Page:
Is all property eligible for division in a Texas divorce?

Texas couples who are filing for divorce should understand the difference between community and separate property before creating a settlement.

When couples file for divorce in Texas, there are many issues that must be addressed such as child support, alimony and property division. The property and assets that a couple acquires throughout the course of a marriage is often referred to as community property in Texas. However, certain items may be labeled as separate property, and may not be eligible for division when a couple decides to terminate their marriage. In some cases, it may be difficult to distinguish between community and separate property. This is especially true in complex divorce cases, where various types of property, assets and debt are involved.

A look at community property

Texas is one of nine states in the nation that uses a community property model of property division. Under this model, property and debt acquired during the marriage is deemed "community," and deemed to be equally owned by both parties to the marriage, even if they contributed to it unequally. In the event of divorce, the community property must be divided in a just manner and right way (not necessarily 50-50).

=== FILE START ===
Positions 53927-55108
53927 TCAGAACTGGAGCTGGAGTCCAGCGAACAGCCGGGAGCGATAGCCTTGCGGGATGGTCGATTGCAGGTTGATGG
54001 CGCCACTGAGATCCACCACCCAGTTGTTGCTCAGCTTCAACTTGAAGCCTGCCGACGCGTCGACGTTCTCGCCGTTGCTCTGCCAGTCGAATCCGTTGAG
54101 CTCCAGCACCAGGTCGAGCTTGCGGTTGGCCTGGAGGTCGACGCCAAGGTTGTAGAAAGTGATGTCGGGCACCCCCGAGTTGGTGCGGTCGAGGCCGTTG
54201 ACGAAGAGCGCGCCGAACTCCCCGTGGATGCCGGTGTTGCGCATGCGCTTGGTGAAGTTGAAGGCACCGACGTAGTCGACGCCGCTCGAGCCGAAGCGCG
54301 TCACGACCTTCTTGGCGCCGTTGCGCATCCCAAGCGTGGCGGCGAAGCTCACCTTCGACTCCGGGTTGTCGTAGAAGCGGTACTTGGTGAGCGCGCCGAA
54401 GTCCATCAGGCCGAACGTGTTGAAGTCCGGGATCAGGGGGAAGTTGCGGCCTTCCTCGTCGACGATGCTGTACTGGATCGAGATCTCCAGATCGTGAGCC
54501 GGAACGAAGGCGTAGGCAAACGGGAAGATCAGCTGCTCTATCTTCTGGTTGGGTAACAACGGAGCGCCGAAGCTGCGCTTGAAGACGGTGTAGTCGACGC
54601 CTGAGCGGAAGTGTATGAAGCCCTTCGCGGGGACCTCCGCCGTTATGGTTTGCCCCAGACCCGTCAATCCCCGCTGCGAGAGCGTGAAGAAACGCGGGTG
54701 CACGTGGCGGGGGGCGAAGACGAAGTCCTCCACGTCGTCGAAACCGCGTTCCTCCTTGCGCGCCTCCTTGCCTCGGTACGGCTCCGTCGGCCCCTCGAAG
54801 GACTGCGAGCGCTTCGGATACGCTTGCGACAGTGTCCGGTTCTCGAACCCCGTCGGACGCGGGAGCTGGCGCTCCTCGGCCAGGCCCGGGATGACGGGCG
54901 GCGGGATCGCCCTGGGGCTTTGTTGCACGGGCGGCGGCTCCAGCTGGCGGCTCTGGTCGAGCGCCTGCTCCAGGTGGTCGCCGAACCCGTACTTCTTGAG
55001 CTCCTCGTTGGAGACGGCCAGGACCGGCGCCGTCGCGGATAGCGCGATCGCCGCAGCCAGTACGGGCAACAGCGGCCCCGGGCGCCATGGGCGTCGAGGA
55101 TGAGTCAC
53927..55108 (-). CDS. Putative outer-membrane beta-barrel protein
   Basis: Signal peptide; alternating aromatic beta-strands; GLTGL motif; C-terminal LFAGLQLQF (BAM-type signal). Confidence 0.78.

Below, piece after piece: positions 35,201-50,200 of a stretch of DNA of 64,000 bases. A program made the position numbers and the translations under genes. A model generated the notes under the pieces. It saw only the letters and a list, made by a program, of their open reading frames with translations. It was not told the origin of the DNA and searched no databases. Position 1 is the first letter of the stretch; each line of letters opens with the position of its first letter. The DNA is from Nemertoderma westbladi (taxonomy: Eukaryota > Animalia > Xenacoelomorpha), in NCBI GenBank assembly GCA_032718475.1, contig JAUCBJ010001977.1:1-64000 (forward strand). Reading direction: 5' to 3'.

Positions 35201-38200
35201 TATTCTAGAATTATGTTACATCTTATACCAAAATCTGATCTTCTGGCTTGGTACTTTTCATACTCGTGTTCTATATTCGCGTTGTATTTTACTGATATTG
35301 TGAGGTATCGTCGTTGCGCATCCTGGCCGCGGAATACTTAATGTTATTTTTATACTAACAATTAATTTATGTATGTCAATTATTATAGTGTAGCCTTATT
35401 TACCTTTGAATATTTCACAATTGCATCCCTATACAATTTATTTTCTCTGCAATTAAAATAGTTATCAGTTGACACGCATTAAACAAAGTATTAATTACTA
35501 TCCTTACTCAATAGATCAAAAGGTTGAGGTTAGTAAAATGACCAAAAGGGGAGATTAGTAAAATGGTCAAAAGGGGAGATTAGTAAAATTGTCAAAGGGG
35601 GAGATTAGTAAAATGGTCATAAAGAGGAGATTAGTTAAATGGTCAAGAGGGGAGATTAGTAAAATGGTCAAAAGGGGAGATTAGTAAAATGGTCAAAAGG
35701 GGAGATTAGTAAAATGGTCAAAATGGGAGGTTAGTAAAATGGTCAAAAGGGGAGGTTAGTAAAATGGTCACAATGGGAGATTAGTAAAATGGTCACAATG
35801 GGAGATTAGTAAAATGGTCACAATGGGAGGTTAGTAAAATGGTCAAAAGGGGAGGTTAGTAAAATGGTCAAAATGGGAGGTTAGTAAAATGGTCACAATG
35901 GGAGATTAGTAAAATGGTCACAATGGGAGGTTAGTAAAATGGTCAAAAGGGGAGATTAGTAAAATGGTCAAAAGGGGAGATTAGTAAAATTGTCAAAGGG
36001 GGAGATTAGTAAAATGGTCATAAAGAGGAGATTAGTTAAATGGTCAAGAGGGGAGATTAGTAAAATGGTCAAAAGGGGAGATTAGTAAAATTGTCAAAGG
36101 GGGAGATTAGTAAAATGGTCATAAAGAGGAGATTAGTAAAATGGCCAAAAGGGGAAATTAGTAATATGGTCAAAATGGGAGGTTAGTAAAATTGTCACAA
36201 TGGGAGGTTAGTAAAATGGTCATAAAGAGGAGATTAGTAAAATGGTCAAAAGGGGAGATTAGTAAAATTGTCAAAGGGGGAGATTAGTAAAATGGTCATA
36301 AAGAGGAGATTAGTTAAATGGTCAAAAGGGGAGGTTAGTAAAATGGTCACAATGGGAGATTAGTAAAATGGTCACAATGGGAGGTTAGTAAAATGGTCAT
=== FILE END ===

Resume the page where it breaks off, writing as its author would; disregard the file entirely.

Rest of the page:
Items and assets that are considered community property may include but are not limited to the following:

• Homes, vehicles, timeshares and recreational toys

• Savings accounts, checking accounts, 401k plans, retirement funds, mutual funds, stocks and IRA accounts

• Memberships to exclusive golf courses, country clubs and other groups

• Valuable collections that were accumulated during the marriage, such as art, antiques, cars, coins, etc.

• Intellectual property, including copyrights, trademarks and patents

• Lottery ticket winnings

Exceptions to the general rule that everything acquired during the marriage becomes community property are (1) gifts, (2) inheritance. Also, property owned prior to marriage is by definition separate property. Any property deemed separate property is not subject to division in divorce.

What is separate property?

However, there are some situations where property that is retitled to include the other spouse's name, or separate funds that are co-mingled may lose its separate status. Once this occurs, the money and property may become community property and may be divided in a settlement.

Get your questions answered

People who are going through a divorce may be overwhelmed with legal questions about the divorce process. Whether you are entering into a messy divorce situation or have started the divorce paperwork and simply need help, you may want to seek assistance from an attorney in Round Rock. It is crucial that you understand exactly what is going into the final settlement, and a lawyer may be helpful in ensuring that you get everything you deserve.